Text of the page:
But the party ended early when his parents came home. Only a handful of friends were originally allowed to stay overnight, myself included. We frantically tried to get people out of the house and clean up, but his parents had figured it out and the damage was done. His mom shook her head at him, but she didn't yell. His dad sat beside the boys at the kitchen table, laughed and cracked open a beer with them! Parties at the Davies’ residence were not something new. His family was a lively bunch.
So, how could someone who was the life of the party end his life? This kind of tragedy was not a new occurrence in our small town. Teen suicides were common in the sense that I can think of five young people that took their lives within a five year period. Every time it happened there was a wave of sadness that spread across school. If you didn't know the person, chances are you knew someone who did. This was the first time it was someone I knew personally. Although I never got a confirmation that he did it on purpose, the rumours seemed true. Like many teens, Colin had his fair share of ups and downs. Either way, my friend was gone, and there was nothing I could do or say to make it better.
My group of friends from senior year were the best friends I ever had. I finally felt like I belonged. In the simplest of terms, I was happy. Colin was part of that group. He was there through the laughs and the explorations. He was my friend, and his death marked the fact that things would never be the same. Nothing lasts forever, people move on, friendships fade, and we grow up. Much had changed in the last few years; some of my friends that were dating had broken up, others had moved away, but most of us managed to come together for the wake and funeral later that week.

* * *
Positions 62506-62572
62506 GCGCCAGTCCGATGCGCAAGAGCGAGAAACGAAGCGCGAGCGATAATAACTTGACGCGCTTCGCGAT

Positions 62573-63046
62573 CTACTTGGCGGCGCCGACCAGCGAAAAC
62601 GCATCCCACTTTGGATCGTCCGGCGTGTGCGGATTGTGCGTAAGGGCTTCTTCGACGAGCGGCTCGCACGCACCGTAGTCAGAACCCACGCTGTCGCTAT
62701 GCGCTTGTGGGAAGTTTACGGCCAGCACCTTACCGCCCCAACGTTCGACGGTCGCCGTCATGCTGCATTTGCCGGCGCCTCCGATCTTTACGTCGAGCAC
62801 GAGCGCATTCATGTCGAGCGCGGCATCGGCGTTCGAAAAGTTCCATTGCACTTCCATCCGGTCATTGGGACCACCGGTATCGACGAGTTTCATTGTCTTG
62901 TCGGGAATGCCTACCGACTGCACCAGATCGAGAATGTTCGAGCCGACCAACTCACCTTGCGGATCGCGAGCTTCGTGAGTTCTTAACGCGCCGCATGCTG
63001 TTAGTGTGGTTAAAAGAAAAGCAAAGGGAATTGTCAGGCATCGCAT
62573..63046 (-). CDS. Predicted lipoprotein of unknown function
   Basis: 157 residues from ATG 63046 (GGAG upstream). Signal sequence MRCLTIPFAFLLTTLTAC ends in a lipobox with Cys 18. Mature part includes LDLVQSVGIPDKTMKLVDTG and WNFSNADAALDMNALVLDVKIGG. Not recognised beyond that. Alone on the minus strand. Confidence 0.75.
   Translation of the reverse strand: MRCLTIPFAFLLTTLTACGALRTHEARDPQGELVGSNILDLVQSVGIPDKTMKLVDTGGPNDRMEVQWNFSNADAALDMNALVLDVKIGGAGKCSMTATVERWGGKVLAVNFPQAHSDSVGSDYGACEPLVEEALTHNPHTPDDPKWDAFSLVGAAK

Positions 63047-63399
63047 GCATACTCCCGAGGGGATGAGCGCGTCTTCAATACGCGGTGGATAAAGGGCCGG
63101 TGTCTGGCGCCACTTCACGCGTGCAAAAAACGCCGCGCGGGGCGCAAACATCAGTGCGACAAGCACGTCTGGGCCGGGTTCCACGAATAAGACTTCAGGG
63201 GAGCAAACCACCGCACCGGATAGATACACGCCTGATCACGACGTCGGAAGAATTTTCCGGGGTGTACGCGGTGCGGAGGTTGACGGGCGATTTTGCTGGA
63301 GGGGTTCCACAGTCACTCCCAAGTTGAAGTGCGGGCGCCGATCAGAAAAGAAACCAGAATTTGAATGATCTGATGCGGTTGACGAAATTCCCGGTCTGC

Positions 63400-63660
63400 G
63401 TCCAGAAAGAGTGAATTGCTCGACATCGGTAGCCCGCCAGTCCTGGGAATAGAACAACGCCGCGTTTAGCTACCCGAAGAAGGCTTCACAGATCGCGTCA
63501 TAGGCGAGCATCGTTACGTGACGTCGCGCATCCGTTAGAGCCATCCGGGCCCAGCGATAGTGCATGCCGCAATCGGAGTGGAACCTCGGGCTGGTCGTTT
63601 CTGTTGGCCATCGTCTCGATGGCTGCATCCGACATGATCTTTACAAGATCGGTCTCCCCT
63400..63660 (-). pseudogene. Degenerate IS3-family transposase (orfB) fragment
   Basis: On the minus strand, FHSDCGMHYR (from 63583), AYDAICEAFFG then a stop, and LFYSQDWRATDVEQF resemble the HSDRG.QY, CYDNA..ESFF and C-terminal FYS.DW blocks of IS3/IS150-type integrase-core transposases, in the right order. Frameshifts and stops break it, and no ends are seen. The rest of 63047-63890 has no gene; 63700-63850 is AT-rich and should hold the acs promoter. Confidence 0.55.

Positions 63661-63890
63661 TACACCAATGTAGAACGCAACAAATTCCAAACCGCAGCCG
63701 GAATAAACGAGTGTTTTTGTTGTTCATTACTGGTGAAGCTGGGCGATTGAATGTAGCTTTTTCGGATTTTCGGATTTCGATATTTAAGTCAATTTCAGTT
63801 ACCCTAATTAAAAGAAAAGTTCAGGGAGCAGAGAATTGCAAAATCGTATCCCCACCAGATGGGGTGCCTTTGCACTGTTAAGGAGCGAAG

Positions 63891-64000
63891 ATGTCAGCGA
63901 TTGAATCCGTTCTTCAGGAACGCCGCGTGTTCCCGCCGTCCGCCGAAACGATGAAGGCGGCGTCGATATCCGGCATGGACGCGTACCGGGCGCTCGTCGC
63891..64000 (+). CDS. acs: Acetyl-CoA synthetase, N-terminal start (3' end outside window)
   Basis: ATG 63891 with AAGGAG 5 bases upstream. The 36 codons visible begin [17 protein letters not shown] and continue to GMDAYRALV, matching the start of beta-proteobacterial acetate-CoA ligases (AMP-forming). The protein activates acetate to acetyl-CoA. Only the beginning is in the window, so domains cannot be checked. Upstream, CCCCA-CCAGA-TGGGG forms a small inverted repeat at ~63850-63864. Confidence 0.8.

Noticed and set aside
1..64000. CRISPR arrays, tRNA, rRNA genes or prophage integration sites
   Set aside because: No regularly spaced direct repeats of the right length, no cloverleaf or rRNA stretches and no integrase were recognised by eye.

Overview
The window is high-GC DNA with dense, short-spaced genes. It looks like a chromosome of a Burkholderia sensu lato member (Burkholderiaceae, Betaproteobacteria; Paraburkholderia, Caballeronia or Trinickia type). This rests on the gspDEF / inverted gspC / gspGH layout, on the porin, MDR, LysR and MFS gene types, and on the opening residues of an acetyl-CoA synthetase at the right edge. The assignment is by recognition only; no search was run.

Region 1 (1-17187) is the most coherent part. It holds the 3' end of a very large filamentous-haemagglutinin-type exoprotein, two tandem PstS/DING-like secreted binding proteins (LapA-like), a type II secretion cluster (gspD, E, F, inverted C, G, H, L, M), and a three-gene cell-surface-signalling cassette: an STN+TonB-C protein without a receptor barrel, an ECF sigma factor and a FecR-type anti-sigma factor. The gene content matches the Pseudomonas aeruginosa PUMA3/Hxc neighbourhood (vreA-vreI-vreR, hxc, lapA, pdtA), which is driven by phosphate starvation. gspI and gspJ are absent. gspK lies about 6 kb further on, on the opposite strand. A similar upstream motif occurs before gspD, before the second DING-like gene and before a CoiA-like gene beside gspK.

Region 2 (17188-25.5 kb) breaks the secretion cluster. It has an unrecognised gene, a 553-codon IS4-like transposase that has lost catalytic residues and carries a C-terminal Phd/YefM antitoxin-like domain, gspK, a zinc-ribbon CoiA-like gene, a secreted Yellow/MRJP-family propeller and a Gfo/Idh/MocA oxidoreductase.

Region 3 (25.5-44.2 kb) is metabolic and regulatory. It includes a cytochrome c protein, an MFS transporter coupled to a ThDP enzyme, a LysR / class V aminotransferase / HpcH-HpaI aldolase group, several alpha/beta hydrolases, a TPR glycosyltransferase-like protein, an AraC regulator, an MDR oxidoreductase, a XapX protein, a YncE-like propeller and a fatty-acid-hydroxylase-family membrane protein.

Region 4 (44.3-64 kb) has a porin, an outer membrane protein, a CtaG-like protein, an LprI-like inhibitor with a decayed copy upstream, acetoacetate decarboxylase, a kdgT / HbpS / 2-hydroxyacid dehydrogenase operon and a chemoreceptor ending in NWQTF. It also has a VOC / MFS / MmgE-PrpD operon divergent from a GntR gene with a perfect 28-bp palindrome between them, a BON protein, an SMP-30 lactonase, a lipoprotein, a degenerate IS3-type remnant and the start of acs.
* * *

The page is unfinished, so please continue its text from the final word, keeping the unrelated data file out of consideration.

At the wake, I spoke to my friend Tony. He said that Colin would want us to be strong. He showed me a picture he took on his camera on the drive to the church. It was a ray of sunshine peeking through the clouds. He smiled and said that it was Colin watching over us that day. Something inside of me assured me that he was right.
I realized that summer, that death is final. I think that’s the part that troubled me the most: all the things he didn't get to do. He had not ventured off to college yet. He wouldn't get to have a family of his own or get married—he wouldn’t grow old. I can honestly say that I wasn't the same after this happened. I see the world differently now. But when times are tough, I try to see the ray of sunshine, because it's what Colin would have wanted.
Holly Williams is a small town girl jumping into the big city life. Reading and writing have always been activities she has been passionate about, along with photography and exploring. She likes to think if a book doesn't light a spark in your soul then it wasn't a 10/10. Her happy place is sitting on the porch on a crisp fall day, spending time with people she loves, with a hot cup of tea in her hands.